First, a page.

January 23, 2020

U.S. and China Agree to Roll Back Some Tariffs if Deal Is Struck

“In the past two weeks, the leaders of the two sides have conducted a serious and constructive discussion on properly addressing the concerns of both sides, and agreed to cancel the tariffs by stages in accordance with the development of the agreement,” he said.

Mr. Gao did not specify what tariffs might be dropped, or whether they might consist of higher tariffs Mr. Trump has threatened to impose but not done so yet.

Last month, Mr. Trump announced that the two sides had reached a preliminary trade deal that would involve Beijing buying more farm goods and opening its markets and that he would cancel an Oct. 15 tariff increase. His advisers said they would most likely forgo a December round of tariffs if all went well. But they made no mention of the levies Mr. Trump had already placed on more than $360 billion of Chinese products, including those imposed on Sept. 1 in response to China’s retaliatory tariffs.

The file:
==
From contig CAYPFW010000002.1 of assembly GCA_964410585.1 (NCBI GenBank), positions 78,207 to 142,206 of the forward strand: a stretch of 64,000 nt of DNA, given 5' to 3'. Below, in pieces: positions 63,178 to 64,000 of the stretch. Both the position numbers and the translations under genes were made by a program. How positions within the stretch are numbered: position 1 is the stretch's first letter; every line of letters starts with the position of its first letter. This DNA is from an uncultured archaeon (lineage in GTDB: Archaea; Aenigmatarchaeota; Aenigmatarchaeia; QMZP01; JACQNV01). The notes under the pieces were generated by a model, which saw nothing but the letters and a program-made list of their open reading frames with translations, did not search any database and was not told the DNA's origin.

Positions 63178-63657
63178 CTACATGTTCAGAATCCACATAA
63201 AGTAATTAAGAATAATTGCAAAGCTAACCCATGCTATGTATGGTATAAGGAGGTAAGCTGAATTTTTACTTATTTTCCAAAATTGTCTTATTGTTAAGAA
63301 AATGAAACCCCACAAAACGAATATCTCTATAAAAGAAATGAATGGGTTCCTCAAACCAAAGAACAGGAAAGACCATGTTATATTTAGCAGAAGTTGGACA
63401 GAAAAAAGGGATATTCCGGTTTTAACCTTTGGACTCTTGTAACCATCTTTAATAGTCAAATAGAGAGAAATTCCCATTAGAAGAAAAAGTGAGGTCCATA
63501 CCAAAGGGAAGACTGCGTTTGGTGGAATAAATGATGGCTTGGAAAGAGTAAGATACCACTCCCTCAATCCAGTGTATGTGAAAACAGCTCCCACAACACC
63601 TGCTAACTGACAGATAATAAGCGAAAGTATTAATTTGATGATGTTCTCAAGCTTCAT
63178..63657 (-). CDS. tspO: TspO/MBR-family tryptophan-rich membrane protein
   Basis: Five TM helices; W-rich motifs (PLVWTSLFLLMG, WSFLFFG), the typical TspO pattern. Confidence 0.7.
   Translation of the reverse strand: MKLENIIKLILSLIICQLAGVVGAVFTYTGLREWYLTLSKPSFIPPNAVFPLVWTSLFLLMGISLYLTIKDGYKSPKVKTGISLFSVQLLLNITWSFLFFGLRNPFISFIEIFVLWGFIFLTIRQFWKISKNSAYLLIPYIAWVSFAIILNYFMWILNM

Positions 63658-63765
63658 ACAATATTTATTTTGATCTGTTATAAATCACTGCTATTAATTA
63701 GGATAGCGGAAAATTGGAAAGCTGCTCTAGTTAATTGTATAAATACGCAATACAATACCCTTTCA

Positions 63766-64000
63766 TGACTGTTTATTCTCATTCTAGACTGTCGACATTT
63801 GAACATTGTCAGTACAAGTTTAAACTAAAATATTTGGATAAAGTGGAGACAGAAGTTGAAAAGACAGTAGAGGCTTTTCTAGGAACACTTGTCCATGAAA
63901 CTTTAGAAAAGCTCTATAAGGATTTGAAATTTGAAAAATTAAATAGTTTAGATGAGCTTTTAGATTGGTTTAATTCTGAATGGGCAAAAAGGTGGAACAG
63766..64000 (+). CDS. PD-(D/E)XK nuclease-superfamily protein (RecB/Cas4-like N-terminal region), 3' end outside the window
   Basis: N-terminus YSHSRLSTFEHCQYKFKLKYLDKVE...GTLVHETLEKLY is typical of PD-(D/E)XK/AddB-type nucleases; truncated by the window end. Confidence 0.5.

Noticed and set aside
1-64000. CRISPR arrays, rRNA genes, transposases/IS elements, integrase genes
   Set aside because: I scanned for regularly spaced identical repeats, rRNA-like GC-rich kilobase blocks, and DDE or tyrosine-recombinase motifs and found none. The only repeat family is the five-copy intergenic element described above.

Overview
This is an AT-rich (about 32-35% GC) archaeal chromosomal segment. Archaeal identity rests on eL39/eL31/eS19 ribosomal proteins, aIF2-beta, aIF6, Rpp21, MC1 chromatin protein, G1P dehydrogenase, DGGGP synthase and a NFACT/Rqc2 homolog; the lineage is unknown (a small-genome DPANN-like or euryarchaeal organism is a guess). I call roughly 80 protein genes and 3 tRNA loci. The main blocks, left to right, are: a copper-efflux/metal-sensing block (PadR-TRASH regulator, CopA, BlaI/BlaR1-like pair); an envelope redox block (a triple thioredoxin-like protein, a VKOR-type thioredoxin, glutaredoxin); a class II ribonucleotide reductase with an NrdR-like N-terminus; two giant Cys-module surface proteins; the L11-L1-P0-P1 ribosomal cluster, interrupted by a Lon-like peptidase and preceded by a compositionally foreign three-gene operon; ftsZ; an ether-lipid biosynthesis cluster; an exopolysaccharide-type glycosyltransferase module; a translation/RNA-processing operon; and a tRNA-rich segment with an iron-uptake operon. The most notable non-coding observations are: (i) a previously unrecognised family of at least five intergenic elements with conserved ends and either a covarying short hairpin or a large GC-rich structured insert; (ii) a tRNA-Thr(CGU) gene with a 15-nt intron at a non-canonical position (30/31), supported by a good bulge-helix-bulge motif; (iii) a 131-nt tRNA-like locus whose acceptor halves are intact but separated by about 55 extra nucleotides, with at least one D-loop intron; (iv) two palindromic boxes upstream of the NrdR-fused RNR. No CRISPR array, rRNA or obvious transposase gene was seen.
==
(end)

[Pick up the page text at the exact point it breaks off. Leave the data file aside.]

Since then, American officials have discussed rolling back those September levies on more than $100 billion of Chinese food, clothing, lawn mowers and other products, according to people briefed on the discussions.

While markets are booming, consumer spending could begin to slump as tariffs hit household goods. And the farm and manufacturing states that supported Mr. Trump in 2016 continue to feel the pinch of his trade war. That is problematic for the president as he campaigns for re-election.

The fight has brought the economies of several farm belt states to a near standstill, data released by the Commerce Department on Thursday showed. From the middle of 2018 through the middle of this year, growth in Iowa, Kansas and Nebraska slowed to less than 1 percent for the year, well below the more rapid expansions they had enjoyed in the first half of 2018.

In the second quarter of this year, which ran from April to June, gross domestic product rose by an annual rate of just 1.1 percent in Wisconsin, Michigan, Iowa, Illinois and Georgia. G.D.P. grew by just 1 percent in Indiana and Kentucky.

Article source: https://www.nytimes.com/2019/11/07/business/china-trade-trump.html?emc=rss&partner=rss

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